Tai Chi Chuan hand forms are what most people think of when they think of Tai Chi. The hand forms are immediately recognisable and are performed by thousands of people every single day. The hand form has a well deserved reputation for increasing health and lowering blood pressure. The hand form has a reputation for being meditation in motion and this is true to a certain degree. The hand form does indeed require a degree of focus that is unusual with today’s fast paced lifestyle. In our modern world where TV scenes last a mere 30 seconds, twitter messages are sent every few seconds and Facebook is updated with every minor event actually taking time out to prefect a form represents quite a challenge. Taking the time to examine the minor details of the form, concentrate on every change, pick apart each move and do this time after time requires a dedication not often found nowadays. The form can simply be enjoyed for what it is too but to get the most out of each practice it does need to be examined. The form can often be mistaken for a dance if not taken seriously and as a student of Tai Chi Chuan we want to avoid this, we need the form to mean something.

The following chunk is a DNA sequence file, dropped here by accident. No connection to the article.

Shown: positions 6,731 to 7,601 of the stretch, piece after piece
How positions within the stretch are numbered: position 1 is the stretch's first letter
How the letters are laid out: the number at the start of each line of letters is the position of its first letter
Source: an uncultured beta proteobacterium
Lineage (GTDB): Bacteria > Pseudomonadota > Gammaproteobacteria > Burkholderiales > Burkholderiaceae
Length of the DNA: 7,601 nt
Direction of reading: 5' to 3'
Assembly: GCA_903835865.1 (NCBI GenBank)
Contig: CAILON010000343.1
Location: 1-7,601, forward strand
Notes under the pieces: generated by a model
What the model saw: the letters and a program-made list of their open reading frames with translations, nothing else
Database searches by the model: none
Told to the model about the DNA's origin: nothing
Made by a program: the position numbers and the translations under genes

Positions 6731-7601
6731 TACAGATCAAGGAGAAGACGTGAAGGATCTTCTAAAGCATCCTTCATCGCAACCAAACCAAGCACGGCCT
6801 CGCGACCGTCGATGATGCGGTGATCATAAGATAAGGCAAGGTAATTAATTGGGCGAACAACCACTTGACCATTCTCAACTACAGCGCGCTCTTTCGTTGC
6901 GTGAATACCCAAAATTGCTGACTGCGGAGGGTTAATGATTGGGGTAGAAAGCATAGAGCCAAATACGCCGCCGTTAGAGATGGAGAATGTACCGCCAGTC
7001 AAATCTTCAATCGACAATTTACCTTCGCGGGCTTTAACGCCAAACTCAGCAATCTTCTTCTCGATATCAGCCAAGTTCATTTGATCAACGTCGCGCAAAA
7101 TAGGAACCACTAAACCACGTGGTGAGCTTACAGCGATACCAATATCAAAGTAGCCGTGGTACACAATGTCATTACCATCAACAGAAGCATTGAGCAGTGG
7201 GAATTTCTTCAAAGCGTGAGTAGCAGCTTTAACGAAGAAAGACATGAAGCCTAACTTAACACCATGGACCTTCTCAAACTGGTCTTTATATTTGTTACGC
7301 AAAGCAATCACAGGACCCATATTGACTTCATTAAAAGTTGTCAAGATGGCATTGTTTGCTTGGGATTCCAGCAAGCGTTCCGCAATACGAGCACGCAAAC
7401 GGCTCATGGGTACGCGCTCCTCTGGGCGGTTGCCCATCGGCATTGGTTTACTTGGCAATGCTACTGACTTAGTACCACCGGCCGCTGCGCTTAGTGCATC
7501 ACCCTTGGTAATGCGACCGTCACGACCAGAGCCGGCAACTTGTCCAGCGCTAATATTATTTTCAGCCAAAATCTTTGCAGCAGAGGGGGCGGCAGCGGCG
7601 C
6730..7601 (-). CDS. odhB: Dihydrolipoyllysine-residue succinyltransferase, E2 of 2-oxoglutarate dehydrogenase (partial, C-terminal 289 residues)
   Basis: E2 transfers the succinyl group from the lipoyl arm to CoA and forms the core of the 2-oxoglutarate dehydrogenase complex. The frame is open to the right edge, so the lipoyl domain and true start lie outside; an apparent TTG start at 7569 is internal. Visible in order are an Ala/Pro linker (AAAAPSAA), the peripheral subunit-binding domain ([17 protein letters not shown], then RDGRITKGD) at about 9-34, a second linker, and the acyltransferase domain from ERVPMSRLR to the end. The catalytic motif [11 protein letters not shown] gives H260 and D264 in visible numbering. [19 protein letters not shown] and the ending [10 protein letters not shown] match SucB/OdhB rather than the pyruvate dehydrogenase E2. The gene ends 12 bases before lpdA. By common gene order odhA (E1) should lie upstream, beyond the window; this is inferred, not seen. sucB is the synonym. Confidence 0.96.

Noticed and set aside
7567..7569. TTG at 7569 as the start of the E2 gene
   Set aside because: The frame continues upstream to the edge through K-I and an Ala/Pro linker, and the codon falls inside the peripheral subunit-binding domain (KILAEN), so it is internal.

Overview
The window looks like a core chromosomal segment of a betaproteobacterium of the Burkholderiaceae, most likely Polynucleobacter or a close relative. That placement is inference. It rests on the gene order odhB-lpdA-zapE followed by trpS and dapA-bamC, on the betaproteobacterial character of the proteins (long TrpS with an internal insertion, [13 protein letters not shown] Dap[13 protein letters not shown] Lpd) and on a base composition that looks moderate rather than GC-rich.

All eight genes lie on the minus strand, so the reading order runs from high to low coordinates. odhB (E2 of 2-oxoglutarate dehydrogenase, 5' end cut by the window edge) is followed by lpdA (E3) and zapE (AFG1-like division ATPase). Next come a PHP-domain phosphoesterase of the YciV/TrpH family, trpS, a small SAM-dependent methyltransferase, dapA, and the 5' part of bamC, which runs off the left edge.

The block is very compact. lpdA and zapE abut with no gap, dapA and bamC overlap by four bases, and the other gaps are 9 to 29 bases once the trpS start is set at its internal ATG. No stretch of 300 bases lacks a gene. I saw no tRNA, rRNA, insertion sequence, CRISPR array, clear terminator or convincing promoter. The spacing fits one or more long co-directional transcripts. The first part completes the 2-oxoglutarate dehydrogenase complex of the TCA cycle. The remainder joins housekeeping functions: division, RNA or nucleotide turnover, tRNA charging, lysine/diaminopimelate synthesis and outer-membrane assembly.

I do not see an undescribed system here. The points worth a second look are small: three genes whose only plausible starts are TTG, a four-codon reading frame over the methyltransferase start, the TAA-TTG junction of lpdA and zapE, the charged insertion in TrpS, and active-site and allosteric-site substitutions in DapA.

The hand form is more than just a routine though. It is an aide memoir to each an every application. Every single move in the hand form means something. Every single step, every single change, every single movement means something.
The Wudang style contains a number of forms. Some are core to the style and others are for competitions or self-development. The forms in the Wudang style are:
Long Form – The traditional form of Wudang Tai Chi Chuan
Short Form – A short form that can be used in competitions or at home when time is short.
Advanced Short Form – A form designed for competition use.
Sabre Form – The first weapon form learned.
Sword Form – The second weapon form learned.
Spear Form – The final weapon form learned.